Nikon D700/D7200 HDR Bracketing Settings
The following settings are all you need to shoot your property using HDR bracketing. It is important to review your brackets to ensure there is enough photo information available before moving onto your next shot:
- Turn camera on
- Self-timer is set to on – 4-6 seconds, delay 2 seconds, number of shots 1
Set the interval between shots two seconds or lower.
The self-timer is located on the top left of the camera body, underneath the circle toggle button, the black button needs to be pushed in to turn the dial.
- Press the +/- exposure compensation button (RHS near on/off) so +0.3 is showing.
Check brackets when the shot is complete, to see if the interior sequence looks bright enough. You need to see the view outside the window as well. If you can’t you will need to compensate and take a second HDR. We recommend +1.7 = +2.3 +/-.
- The left side of the camera, press the BKT button and toggle RHS switches to read “5F 2.0”.
Adjust the numbers using the toggle wheels on the front and rear of the camera.
We recommend the following settings:
- Flash sync speed – 1/320
- Flash shutter speed – 30 seconds
- Flash ctrl for built-in flash – TTL
- Modeling flash – On
- Auto bracketing set – AE and flash
- Bracketing order – MTR, under, over
- Top left circle on camera – Click the dial to the A position = Aperture priority
- Refer to the green dial screen – RHS top of the camera body. Rotate switch near on/off button so the Aperture F-stop is on 7.1, 8, 9, 10 or 11 for the best results.
F7.1 or 9 is the best as the images are taken quicker, which is best for dusk shots, so the shutter isn’t open for a long period of time, allowing you to take more images.
Tip: If you want the “star” look from lighting on your interior images, it is best to use F22 in low-light to create this. It is important to be aware that your camera will be reading information for a longer period, so make sure you have steady feet and enough time to take the shot.
Tips For Shooting Interiors
When shooting, ensure you only zoom out to 12mm (on cropped sensor cameras). If you’re using a full-frame setup we recommend shooting interiors around 16-18mm for the most realistic results, any wider then this and it will warp/stretch the shot making the area look bigger than it is.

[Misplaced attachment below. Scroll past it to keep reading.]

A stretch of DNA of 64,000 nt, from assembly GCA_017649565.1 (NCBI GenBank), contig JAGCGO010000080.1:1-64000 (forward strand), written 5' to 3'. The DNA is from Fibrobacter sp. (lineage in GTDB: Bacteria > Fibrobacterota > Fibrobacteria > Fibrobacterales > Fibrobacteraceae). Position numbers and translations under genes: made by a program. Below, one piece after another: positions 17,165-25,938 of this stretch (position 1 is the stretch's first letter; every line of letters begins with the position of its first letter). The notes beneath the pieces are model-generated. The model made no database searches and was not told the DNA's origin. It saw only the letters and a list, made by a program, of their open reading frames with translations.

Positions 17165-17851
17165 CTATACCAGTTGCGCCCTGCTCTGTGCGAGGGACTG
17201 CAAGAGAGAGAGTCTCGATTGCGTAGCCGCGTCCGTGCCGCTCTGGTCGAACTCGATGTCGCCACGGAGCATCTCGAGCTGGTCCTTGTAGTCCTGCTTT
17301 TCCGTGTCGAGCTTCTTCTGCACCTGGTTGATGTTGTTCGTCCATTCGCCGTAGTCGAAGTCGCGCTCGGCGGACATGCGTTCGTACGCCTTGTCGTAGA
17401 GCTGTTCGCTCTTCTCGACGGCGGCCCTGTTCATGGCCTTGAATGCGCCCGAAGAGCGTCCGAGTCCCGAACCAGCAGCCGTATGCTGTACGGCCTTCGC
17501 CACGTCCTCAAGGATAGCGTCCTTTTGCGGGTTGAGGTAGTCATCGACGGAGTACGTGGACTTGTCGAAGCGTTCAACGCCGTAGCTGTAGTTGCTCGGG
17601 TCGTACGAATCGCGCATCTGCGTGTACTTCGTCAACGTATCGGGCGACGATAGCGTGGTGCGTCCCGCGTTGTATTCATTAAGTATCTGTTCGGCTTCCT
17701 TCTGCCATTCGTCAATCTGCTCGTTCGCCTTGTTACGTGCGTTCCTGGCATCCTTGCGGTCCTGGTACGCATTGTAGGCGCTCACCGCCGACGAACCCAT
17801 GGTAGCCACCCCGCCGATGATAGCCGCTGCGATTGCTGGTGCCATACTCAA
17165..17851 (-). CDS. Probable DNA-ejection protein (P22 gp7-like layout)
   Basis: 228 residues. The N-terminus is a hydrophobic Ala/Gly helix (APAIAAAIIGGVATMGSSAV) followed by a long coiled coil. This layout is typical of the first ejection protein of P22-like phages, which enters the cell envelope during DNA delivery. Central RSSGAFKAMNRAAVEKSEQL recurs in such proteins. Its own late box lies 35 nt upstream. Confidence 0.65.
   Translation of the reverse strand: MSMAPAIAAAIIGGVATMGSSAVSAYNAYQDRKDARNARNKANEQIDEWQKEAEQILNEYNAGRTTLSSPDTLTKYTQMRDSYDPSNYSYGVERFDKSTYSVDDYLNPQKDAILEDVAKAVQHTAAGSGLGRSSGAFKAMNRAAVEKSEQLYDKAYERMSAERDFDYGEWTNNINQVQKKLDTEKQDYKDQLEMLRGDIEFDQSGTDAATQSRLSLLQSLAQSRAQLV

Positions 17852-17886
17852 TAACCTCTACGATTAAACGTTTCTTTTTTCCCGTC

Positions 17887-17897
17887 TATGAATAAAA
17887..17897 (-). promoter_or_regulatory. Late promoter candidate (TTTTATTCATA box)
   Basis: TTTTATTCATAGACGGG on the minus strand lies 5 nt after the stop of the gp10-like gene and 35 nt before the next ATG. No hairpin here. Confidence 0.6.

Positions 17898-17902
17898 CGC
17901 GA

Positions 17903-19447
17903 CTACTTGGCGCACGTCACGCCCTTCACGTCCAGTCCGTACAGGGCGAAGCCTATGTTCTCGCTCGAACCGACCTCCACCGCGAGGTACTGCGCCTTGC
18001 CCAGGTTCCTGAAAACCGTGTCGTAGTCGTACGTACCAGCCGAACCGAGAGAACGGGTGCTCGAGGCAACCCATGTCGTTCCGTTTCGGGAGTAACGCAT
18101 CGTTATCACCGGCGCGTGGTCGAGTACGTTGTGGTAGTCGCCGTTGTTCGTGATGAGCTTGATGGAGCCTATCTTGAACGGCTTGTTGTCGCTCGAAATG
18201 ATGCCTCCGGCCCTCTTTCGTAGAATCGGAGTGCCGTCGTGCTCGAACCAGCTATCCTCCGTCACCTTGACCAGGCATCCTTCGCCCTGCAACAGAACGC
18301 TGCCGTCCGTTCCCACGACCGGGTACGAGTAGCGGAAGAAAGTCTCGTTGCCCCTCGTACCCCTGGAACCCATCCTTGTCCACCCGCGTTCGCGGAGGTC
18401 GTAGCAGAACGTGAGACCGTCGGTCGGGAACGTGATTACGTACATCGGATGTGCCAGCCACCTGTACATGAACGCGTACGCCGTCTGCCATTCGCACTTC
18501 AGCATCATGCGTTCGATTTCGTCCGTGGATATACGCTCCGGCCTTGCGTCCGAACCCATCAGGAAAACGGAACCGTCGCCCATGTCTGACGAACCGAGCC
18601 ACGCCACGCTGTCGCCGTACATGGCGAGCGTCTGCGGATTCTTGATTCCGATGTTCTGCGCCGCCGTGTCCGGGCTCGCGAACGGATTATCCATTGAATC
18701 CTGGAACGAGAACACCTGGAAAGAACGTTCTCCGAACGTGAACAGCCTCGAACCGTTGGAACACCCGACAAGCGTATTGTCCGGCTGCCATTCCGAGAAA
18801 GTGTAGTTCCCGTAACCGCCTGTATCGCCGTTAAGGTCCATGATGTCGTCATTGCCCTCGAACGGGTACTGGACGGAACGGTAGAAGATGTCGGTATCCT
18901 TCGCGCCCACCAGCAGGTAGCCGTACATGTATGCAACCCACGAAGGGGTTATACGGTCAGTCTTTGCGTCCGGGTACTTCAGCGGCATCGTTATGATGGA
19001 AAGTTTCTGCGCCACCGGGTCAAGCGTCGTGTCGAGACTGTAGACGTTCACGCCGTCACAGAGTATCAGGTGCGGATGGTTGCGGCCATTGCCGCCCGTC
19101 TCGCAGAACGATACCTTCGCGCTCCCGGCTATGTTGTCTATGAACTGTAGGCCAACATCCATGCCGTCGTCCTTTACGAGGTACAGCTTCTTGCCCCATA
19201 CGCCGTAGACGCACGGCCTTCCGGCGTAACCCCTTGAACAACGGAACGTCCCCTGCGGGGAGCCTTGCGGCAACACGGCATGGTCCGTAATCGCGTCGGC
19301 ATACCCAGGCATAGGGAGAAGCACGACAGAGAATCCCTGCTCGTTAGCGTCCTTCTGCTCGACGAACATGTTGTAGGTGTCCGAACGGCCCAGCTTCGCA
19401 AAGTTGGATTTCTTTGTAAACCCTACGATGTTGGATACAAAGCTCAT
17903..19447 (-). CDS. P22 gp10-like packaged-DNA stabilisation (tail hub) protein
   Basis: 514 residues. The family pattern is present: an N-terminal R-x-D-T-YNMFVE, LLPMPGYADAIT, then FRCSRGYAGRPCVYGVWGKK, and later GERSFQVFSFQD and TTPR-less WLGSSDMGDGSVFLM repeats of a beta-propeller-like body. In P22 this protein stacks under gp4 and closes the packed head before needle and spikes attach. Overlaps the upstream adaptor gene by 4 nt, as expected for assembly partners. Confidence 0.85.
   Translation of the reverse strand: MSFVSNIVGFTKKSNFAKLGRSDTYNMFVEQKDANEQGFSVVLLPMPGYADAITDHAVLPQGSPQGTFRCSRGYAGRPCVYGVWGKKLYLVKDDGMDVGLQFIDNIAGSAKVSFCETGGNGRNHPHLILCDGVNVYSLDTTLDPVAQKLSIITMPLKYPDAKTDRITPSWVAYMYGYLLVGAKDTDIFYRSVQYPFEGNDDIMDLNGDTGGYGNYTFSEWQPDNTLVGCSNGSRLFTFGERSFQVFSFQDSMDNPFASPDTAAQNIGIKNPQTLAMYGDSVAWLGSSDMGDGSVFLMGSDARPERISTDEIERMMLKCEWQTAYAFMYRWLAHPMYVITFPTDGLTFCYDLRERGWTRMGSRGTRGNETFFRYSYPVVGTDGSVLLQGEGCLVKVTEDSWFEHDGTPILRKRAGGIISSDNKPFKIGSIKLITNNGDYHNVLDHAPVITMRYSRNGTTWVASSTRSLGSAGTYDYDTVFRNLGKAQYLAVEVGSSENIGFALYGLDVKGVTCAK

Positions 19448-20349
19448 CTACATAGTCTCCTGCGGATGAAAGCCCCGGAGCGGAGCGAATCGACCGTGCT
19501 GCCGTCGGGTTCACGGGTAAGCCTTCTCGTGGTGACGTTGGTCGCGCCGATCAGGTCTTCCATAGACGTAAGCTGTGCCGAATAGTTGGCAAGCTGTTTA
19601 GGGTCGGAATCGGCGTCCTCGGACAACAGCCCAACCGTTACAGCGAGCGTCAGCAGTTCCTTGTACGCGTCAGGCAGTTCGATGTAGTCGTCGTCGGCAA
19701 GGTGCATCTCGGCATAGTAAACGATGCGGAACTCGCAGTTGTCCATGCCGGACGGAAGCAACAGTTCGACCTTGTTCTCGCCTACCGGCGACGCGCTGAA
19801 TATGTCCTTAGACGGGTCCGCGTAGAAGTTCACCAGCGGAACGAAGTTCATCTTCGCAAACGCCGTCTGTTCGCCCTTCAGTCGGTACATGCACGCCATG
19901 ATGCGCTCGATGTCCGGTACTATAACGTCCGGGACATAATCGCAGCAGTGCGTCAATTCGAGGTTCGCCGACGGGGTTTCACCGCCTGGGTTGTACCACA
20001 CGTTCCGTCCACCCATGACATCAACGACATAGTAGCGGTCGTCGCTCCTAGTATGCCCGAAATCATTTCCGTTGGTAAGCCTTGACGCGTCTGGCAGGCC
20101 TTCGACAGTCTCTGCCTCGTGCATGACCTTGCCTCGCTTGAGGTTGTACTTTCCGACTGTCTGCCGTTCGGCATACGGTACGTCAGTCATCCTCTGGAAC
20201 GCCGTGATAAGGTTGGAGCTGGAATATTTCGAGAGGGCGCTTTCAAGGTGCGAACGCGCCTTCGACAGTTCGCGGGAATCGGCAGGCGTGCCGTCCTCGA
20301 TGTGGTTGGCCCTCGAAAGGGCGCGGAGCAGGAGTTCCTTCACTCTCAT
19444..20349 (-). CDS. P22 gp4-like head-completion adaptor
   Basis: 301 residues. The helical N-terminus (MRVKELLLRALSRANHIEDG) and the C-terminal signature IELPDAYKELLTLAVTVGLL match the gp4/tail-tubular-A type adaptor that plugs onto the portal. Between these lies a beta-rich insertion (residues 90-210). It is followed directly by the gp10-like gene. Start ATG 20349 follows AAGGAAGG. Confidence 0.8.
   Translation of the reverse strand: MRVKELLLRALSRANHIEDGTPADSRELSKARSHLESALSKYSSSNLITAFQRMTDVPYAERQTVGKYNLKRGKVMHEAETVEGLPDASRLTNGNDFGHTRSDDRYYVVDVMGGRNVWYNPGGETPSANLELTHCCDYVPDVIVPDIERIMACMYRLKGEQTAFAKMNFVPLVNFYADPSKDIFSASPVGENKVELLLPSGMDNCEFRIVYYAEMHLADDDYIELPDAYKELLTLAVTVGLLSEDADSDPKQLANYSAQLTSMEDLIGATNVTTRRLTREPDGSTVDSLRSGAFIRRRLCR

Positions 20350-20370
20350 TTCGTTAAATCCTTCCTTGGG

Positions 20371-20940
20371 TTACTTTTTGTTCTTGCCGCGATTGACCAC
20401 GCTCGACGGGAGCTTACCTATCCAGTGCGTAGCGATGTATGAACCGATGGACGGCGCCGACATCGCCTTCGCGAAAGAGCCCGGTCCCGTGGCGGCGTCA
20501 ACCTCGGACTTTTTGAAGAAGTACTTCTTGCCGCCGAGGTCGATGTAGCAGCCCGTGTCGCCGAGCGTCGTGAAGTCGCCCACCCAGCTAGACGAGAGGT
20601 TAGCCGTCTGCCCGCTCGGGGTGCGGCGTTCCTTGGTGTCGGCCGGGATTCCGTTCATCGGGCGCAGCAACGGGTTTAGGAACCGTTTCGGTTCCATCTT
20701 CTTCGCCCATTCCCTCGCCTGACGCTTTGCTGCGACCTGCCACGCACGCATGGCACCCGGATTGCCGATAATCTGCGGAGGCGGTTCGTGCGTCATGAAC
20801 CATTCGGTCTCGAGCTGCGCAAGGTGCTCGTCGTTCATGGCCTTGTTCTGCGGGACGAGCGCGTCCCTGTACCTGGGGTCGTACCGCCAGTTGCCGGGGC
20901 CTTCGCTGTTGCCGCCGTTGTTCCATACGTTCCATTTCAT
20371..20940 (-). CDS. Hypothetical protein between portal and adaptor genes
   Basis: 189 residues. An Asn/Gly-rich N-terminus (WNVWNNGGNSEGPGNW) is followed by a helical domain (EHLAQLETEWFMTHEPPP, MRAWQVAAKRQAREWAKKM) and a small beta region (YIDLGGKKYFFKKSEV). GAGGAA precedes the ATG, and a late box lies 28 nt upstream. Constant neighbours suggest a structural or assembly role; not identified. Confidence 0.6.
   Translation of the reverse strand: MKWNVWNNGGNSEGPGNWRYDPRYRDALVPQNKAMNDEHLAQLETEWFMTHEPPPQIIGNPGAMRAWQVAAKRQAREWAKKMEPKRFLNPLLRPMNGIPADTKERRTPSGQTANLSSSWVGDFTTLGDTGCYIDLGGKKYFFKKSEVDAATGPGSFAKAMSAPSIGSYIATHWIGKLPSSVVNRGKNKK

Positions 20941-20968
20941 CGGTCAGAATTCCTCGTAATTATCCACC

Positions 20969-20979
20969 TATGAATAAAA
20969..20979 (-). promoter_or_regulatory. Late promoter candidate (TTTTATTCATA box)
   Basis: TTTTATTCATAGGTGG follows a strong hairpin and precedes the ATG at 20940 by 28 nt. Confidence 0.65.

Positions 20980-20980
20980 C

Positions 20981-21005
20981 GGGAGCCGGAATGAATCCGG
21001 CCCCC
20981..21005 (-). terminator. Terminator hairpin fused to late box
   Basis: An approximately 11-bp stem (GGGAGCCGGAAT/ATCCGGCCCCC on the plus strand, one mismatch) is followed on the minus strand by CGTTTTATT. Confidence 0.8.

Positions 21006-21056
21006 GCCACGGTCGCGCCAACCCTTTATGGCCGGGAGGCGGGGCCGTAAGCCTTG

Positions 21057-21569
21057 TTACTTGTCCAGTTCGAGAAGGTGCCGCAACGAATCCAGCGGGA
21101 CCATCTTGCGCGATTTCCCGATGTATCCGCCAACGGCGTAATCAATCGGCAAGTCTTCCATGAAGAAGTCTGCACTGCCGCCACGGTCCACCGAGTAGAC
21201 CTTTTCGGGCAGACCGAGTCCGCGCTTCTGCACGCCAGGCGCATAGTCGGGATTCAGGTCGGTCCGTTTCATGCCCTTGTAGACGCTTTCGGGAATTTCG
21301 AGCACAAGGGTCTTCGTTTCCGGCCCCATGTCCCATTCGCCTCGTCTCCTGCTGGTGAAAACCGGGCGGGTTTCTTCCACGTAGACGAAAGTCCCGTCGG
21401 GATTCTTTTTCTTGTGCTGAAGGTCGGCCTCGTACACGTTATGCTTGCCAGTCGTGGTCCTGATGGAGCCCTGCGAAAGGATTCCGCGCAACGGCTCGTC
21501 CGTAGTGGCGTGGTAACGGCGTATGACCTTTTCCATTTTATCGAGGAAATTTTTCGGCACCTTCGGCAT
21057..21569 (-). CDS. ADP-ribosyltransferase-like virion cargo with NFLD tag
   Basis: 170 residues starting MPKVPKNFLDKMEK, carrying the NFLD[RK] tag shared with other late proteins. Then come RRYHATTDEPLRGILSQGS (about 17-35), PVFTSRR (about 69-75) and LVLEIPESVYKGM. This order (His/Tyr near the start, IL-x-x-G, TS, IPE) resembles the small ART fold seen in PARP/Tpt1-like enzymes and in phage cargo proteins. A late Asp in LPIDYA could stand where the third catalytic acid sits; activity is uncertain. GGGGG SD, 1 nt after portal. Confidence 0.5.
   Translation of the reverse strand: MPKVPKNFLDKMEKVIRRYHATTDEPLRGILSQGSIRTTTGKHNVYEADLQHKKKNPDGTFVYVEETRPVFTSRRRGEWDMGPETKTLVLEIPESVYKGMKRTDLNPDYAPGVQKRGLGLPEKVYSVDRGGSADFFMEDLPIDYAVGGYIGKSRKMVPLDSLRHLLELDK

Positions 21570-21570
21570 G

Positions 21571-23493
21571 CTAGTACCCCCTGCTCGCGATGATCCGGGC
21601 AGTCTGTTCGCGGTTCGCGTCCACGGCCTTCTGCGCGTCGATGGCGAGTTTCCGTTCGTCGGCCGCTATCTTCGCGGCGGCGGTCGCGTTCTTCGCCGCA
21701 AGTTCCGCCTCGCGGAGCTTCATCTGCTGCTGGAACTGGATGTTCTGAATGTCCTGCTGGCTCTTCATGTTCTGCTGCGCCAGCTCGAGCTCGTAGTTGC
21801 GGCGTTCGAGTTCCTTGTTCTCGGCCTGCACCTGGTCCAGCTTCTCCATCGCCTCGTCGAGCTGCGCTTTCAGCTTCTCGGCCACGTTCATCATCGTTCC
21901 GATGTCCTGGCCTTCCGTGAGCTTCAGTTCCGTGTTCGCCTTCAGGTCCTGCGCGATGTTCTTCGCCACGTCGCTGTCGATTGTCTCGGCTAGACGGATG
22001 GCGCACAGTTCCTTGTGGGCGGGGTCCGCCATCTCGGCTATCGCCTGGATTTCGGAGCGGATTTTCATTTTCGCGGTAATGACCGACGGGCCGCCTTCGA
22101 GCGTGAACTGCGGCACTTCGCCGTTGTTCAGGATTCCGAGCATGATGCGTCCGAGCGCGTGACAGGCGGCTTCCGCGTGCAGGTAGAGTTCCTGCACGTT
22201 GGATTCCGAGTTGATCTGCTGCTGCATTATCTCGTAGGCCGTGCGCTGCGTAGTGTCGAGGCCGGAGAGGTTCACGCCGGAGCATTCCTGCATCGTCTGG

Only use a 10mm zoom if you want the area to look larger or you need to shoot a tight space. The end goal is to show off as much of the room as you can in the one frame, without making the room look bigger then it is.
Shooting and Editing Tip
Always leave a little extra area on the side of your images for vertical straightening. This happens in the editing process when BoxBrownie.com amend the distortion to vertical walls from wide angle lenses, minor cropping will occur. All professional photos have straight walls, keep this in mind on-site and stand further back when taking the photo.
HDR Shooting Tip
Always review your bracketed shots before moving onto the next room. Sometimes when shooting high contrast areas, you may require more than five brackets, taking more brackets is always better than not enough.
To increase your light range you’ll need to adjust your Exposure Compensation settings, and bump the brackets up to at least +1.7 so you can cover
With this Nikon set up taking HDR bracketed images are easy. If your camera doesn’t have the automatic bracketing setting you’ll need to shoot in “M” manual mode and bracket the shots individually, and check you have each light area covered in your photos.
Following this, all you need to do is simply group the images in the BoxBrownie.com Dashboard when uploading them in the HDR Bracketed image editing option. We’ll then take care of the rest to return a clear and high-quality image.
Nikon D700/D7200 Single Photo Settings For Lifestyle Shots